TAMPA — Changing the quarterback was easy. The hard part was getting the quarterback to want to change himself.
Jameis Winston knew this going into Sunday's 27-9 win over the San Francisco 49ers. He thought a lot about it during the three weeks he was on the bench, watching another man do his job.
He was so thankful to be back on the field with his teammates, during Thanksgiving week no less, he vowed to keep everything simple when he returned.
No more trying to put up the video game passing numbers like Ryan Fitzpatrick. No more turning down open receivers in front of him for the lure of the home-run ball into coverage. If nothing was there, Winston promised to tuck it and run, keeping both hands on the ball.
If he couldn't find a safe escape route, he would even take a sack like he did Sunday and live to play another down.
"I just went out there and did my best to execute," Winston said. "Not overlook open guys, extend plays only when I needed to. Simple things like that."
The result was Winston playing one of the most solid games of his career. He went 29 of 38 passing for 312 yards with two touchdowns —and most importantly, no interceptions or fumbles.
From that approach, all the good things that had been missing during the Bucs' four-game losing streak suddenly blossomed.
The Bucs built their first lead since an Oct. 21 win over Cleveland. The defense produced a turnover — interceptions by Ryan Smith and Isaiah Johnson. The pass rush, buoyed by a lead, relentlessly pressured 49ers quarterback Nick Mullens, sacking him four times and hitting him nine other occasions. First-round pick Vita Vea came to life with his first career sack and three tackles for a loss after a sit-down in the past week with general manager Jason Licht.
Cairo Santos made all his kicks, two field goals and three extra points.
But at the center of it was Winston.
Remember, since he started playing the game at age 4, he had never been benched for anything other than disciplinary reasons.
The three-game suspension by the NFL to start the season was one thing. But it may have taken being told he wasn't good enough to make him realize he actually is — if he would just stop playing so recklessly.
"I'm not sure what it took, but he did it,'' coach Dirk Koetter said. "That's all that matters. Jameis, he played quarterback the way you really need to play it in the NFL until you get into desperation time, which we never did today. So Jameis wasn't perfect, but he played a damn good game. I'm proud of him. It's been a difficult road. He sees what that looks like and he needs to consistently play like that and he can be one of the best.''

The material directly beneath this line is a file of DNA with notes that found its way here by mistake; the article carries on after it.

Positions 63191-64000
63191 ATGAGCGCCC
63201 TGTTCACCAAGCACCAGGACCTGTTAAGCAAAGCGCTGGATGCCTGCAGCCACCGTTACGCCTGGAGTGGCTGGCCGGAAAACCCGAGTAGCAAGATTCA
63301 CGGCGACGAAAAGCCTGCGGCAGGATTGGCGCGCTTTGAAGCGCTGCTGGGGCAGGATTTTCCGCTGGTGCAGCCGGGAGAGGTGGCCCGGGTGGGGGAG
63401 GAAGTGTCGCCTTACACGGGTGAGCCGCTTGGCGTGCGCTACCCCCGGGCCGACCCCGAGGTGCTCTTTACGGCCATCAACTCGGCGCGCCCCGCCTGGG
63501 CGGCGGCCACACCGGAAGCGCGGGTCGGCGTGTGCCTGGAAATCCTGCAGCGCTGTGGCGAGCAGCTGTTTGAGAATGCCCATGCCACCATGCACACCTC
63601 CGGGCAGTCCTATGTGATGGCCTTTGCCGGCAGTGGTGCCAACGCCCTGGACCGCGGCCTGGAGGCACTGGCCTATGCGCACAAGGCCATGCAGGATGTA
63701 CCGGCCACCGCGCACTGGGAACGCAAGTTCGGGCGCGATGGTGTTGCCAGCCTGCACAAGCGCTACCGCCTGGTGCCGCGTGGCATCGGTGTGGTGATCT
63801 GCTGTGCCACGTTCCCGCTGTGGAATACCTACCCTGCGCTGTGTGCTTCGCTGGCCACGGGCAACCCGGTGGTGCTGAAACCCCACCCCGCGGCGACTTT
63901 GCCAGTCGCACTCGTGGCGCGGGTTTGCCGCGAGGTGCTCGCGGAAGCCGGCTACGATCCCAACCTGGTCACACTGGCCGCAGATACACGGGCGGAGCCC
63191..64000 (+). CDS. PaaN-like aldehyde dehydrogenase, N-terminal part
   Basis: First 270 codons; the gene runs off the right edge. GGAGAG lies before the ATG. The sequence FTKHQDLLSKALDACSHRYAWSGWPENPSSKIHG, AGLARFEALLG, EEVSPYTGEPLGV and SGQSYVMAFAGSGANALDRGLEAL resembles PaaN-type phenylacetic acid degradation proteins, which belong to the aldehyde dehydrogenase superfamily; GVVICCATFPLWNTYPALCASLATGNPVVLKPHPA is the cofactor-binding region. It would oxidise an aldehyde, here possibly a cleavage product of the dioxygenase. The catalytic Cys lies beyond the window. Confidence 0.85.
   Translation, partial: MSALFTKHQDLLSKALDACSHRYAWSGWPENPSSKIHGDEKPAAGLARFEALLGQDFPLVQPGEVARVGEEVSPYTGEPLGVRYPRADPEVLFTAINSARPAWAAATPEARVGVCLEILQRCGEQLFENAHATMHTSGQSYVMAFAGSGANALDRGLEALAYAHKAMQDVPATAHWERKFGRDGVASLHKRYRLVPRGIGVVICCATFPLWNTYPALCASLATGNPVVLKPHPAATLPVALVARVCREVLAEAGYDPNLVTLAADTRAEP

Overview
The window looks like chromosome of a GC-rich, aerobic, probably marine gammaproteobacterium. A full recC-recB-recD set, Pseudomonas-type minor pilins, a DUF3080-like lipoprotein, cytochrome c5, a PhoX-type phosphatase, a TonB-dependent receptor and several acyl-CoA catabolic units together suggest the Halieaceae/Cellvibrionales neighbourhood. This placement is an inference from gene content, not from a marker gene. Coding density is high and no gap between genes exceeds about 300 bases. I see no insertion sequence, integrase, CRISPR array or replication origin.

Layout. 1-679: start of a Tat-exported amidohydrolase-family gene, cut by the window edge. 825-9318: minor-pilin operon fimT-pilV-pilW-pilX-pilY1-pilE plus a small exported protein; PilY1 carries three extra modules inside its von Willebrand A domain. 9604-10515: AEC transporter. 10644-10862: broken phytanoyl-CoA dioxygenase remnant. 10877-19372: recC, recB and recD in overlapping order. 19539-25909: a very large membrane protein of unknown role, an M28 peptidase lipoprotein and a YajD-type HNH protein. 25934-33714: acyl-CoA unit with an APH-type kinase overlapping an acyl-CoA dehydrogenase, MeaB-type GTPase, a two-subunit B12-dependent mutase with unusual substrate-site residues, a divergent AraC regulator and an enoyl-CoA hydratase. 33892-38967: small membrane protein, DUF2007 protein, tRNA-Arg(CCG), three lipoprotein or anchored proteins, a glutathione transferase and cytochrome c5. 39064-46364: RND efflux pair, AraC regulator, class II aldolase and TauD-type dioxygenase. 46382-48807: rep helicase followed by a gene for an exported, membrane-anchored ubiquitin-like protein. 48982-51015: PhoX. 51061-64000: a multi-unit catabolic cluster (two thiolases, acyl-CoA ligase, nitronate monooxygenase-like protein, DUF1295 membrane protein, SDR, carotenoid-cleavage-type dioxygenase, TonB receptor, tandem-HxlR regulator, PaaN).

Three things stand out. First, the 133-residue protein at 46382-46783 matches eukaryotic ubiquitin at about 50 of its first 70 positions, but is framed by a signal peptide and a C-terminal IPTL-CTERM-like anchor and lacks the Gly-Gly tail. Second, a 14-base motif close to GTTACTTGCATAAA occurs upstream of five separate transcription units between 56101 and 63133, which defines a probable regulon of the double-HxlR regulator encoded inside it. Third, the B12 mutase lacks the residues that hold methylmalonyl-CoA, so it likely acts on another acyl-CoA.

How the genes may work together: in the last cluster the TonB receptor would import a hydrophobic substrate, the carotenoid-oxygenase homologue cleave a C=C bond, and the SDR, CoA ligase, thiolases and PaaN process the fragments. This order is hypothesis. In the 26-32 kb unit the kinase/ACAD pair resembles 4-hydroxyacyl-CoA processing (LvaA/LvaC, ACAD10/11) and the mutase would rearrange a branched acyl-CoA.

By improving to 4-7, the Bucs are still a month of winning away from becoming relevant. This wasn't a bold move by Koetter to turn back to Winston. He was out of options after Fitzpatrick threw three interceptions and was benched in the second half of last week's 38-35 loss to the Giants.
Winston admitted he couldn't wait to top Fitzpatrick when he regained his job the first time this season.
"I think it was more of trying to prove to everyone what I'm capable of,'' Winston said. "Ryan has been in the game for a long time, so I want to chase his years, definitely. Hopefully, I can be in this league for 14 years. But I think as any player, you've always got to be yourself. …
"Chase the man in the mirror and compete against him every day.''
Really, the best football Winston has played for the Bucs looked very similar to the way he performed Sunday. It happened in 2016 when he led his team to five straight wins.
At the center of the revival Sunday was receiver Mike Evans, Winston's favorite target. Evans caught six passes for 116 yards. His first catch Sunday set the tone. On third down, he beat 49ers cornerback Richard Sherman off the line and got behind him quickly. Winston delivered a perfect 42-yard strike.
Three plays later, Winston scrambled to his right and hit tight end Cameron Brate in the back of the end zone for a 6-yard touchdown pass. Winston's other TD pass came on a play he extended by escaping the rush and throwing back across his body to Adam Humphries, who turned it into a 28-yard score.
"He was wide open,'' Winston said of Humphries. "It was a decisive decision. When you're decisive with the ball, there's no thinking about it. Just trust your instincts, make the throw. And he made some (yards) after the catch. I'm happy he did that.''
Brate said he and Winston had a conversation during the game about how much it felt like 2016.
"It's what we were saying. It was like such a 2016 Bucs game,'' Brate said. "Mike gets like 120 (yards), me and Hump get the touchdowns. It was like a flashback there. It won us games and we sprinkled in D-Jack (DeSean Jackson) and Chris (Godwin) as well. This is what our offense is capable of, it's just whether we do it every week.''
Of course, that's always been the challenge with Winston. And let's not kid ourselves. The 49ers are a 2-9 team that had to travel from the West Coast and play its third-string quarterback while their best defensive player, Rueben Foster, was released by the team after he was arrested Saturday night in Tampa on charges of domestic battery.
It gets much tougher, with games against the Panthers, Saints and at Baltimore looming.
Watching the deep calm that Winston displayed Sunday makes you wonder: where has this guy been?
More importantly, can he repeat this type of performance the next five weeks?
"That's going to continue to be the approach,'' Winston said. "Again, I don't have anything to prove to anyone. What we've got to do is win, and the easiest way to win is to keep everything simple and not beat yourself."
So for one game, at least, the real change at quarterback came from within.
Contact Rick Stroud at firstname.lastname@example.org. Follow @NFLStroud